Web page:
Apr 292013
 

A father watches his child playing football. He thinks he is quite good at it, but he is well aware that really talented players are rare. Take a random sample of 20,000 children: how many are going to become good players? Perhaps 20 – one in a thousand.

But hang on. 1/1000 is the probability of extracting a top player from the child population. This is not what the father is after: he wants to know the probability that his child will turn out to be a champion. This could be properly assessed only by comparing the child to others who are more like him: children who share the same, or at least a comparable probability of becoming top players. But what does comparable mean? Among 20,000 children, there’s got to be lots of hopeless cases, and his child is clearly better than the average. Proper stratified sampling would likely show that healthier, stronger, faster children – like his own – have a higher chance: let’s say 5/1000. But this may also be completely off the mark. For instance, future genetic research may reveal a link between football prowess and a particular gene, which is found in, say, only 2% of the population. If a child does not carry the “Maradona gene”, he can forget about ever becoming a football star. But if he has it, the probability of being a star is 5% (apologies to biologists: it is an exemplification). Thanks to this discovery, we would find that the 1/1000 population Base Rate is really the product of 2% times 5%: in 20,000 children, 20 carry the gene and will become stars, 380 carry the gene but will not be stars, and the rest have no gene and therefore no chance. Or perhaps the gene is present in only 1% of the population, and those who carry it have a 10% probability of becoming champions. Or maybe it is such a rare gene that has a 0.5% frequency, and the lucky ones have a 20% chance of success. And why not go all the way: only one in a thousand have the gene and are therefore predestined to stardom.

So what is the appropriate Base Rate? Given the current state of knowledge, it is 1/1000. But it could be completely different, depending on the definition of the appropriate reference class. We can think of the rarity of the Maradona gene as an image of the state of knowledge about football talent. The more we know, the rarer the gene and the smaller the reference class. Indeed, knowledge can be defined as a progressive narrowing down of possibilities. In Sherlock Holmes’s immortal words: “When you have eliminated the impossible, whatever remains, however improbable, must be the truth”. The smaller the reference class, the higher the Base Rate for individuals belonging to that class. In the limit, knowledge about football talent could become as complete as to allow us to narrow down the population to precisely those one-in-a-thousand children who will certainly become champions. Stardom would then be either a certainty or an impossibility.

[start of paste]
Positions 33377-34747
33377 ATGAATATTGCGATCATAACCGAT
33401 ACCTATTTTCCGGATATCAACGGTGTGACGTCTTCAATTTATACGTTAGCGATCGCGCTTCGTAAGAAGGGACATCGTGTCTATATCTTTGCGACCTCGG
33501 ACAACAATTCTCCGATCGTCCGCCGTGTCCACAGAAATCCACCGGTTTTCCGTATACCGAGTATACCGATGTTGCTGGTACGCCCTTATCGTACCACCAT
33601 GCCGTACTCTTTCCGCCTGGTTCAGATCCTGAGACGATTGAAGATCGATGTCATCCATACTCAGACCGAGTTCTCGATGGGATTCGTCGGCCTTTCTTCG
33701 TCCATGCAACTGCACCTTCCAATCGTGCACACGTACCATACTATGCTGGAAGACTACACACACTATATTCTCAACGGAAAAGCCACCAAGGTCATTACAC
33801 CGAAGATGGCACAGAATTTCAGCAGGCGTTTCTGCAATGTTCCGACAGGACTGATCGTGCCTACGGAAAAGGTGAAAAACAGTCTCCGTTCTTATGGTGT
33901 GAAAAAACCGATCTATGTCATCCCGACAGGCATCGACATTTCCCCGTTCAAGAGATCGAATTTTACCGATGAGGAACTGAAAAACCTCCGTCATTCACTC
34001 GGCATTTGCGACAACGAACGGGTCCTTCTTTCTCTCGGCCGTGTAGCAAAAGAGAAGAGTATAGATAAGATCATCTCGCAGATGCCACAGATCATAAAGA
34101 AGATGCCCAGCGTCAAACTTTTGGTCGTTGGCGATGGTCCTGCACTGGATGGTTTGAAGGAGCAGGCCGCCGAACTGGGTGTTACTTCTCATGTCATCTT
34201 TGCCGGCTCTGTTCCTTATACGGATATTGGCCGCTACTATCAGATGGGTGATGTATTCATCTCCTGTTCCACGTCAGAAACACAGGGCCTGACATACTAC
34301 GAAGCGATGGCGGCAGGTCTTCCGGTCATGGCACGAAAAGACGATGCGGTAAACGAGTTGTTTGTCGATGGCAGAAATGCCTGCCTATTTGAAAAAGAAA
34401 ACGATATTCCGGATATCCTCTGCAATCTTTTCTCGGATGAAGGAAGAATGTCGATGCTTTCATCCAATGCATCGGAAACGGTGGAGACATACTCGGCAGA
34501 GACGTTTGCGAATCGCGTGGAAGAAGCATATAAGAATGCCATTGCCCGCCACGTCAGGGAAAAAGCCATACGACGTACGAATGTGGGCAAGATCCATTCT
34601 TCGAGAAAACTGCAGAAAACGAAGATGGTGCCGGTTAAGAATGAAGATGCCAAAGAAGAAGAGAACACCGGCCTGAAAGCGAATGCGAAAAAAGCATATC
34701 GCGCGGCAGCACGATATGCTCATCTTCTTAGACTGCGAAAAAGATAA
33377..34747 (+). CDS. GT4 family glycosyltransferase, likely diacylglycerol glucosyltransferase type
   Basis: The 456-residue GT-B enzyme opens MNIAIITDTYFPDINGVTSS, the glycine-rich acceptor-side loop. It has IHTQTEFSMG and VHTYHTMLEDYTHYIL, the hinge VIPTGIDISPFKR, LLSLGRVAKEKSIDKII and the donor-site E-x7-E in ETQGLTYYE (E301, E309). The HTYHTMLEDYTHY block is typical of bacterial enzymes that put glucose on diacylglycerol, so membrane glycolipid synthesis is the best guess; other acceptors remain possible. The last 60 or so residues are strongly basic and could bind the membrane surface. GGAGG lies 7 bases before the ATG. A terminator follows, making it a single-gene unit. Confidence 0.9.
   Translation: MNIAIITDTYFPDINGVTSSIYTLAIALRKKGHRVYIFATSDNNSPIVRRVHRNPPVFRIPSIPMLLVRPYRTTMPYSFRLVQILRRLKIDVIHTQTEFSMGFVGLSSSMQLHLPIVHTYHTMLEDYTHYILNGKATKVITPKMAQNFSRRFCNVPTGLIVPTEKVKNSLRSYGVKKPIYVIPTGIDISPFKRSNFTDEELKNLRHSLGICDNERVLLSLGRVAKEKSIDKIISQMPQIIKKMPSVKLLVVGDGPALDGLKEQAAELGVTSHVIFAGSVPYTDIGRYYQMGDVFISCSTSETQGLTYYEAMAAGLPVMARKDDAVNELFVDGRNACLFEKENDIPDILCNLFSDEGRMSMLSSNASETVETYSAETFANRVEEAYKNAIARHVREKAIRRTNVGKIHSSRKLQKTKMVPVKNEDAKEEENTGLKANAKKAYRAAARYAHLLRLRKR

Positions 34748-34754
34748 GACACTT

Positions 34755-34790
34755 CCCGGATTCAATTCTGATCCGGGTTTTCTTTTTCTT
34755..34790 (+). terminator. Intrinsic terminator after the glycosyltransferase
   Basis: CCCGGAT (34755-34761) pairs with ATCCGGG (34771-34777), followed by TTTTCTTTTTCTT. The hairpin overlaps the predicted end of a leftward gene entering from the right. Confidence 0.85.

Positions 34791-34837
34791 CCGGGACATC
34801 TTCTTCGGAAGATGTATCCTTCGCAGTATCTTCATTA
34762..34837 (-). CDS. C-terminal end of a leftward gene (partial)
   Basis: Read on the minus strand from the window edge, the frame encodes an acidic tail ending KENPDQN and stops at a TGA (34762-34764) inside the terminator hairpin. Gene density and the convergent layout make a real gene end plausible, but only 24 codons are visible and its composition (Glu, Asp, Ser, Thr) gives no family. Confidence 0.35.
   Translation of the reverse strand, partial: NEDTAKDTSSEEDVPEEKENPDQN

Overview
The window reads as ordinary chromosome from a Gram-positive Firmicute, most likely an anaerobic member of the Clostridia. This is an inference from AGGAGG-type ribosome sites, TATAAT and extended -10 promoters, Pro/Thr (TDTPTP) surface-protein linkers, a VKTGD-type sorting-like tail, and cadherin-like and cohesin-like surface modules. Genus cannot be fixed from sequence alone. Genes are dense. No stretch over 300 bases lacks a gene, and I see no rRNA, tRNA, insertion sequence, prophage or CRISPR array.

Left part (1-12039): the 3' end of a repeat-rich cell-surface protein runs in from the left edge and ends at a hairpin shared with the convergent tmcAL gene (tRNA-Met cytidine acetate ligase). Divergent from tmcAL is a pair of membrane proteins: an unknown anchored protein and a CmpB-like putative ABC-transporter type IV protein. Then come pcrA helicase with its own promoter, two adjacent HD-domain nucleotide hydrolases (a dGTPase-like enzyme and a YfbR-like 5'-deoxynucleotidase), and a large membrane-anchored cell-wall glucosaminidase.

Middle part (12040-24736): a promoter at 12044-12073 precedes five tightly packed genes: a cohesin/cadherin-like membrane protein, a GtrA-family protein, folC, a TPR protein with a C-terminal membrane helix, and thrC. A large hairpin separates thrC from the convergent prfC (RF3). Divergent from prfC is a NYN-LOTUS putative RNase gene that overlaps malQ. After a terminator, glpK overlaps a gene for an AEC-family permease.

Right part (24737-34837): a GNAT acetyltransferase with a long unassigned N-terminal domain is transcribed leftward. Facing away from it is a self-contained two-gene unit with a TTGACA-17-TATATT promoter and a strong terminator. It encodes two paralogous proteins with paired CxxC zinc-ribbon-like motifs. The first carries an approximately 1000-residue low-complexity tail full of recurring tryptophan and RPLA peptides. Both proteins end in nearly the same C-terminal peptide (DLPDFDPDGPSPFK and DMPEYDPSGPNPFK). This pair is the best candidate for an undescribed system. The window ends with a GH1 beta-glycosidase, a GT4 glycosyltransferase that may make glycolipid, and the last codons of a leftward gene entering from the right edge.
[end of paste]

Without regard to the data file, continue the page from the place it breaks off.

This uncertainty about the appropriate reference class is distinctly Knightian. Given current knowledge, the Base Rate is 1/1000, but with increased knowledge it could be anywhere between 0 and 1 – like extracting from an urn with white and black balls in unknown proportions. It is in this state of uncertainty, and with the aim of increasing his knowledge, that the father asks the expert coach: What is the chance of my child becoming a top football player? Remember the coach is very accurate: he is infallible at spotting top players and mistakes an ordinary child for a top player only 5% of the times. After the coach’s response, the father no longer sees his child as a comparable member of the general population. The 1/1000 Base Rate – so clear and consequential until then – is driven to the background: it becomes an unknown known. The father no longer knows which reference class the child belongs to, hence he cannot define the relevant Base Rate. And since an undefinable Base Rate could be anywhere between 0 and 1, he picks the neutral midpoint: he becomes prior indifferent. He simply thinks: my child may or may not be a champion, attach an equal chance to the two possibilities, and let the coach decide. And if the coach says the child is a champion, he believes him.

The urge to resolve this uncomfortable state of Knightian uncertainty is what consigns the father into the hands of the expert. His drivers are hope and wishful thinking. But they could be entirely different. Othello certainly does not hope Desdemona is unfaithful, but he still wants to get out of the state of Knightian uncertainty that Iago plunged him into.

What should the father and Othello do to shun prior indifference? They should resist the sirens of Knightian uncertainty and properly place new evidence within the confines of what they already know. Priors must be constantly updated, but should never be ignored.

Or – as reprised by many but, it seems, first expressed by the US diplomat Walter Kotschnig: It is good to keep an open mind, but not so open that your brain falls out.

 

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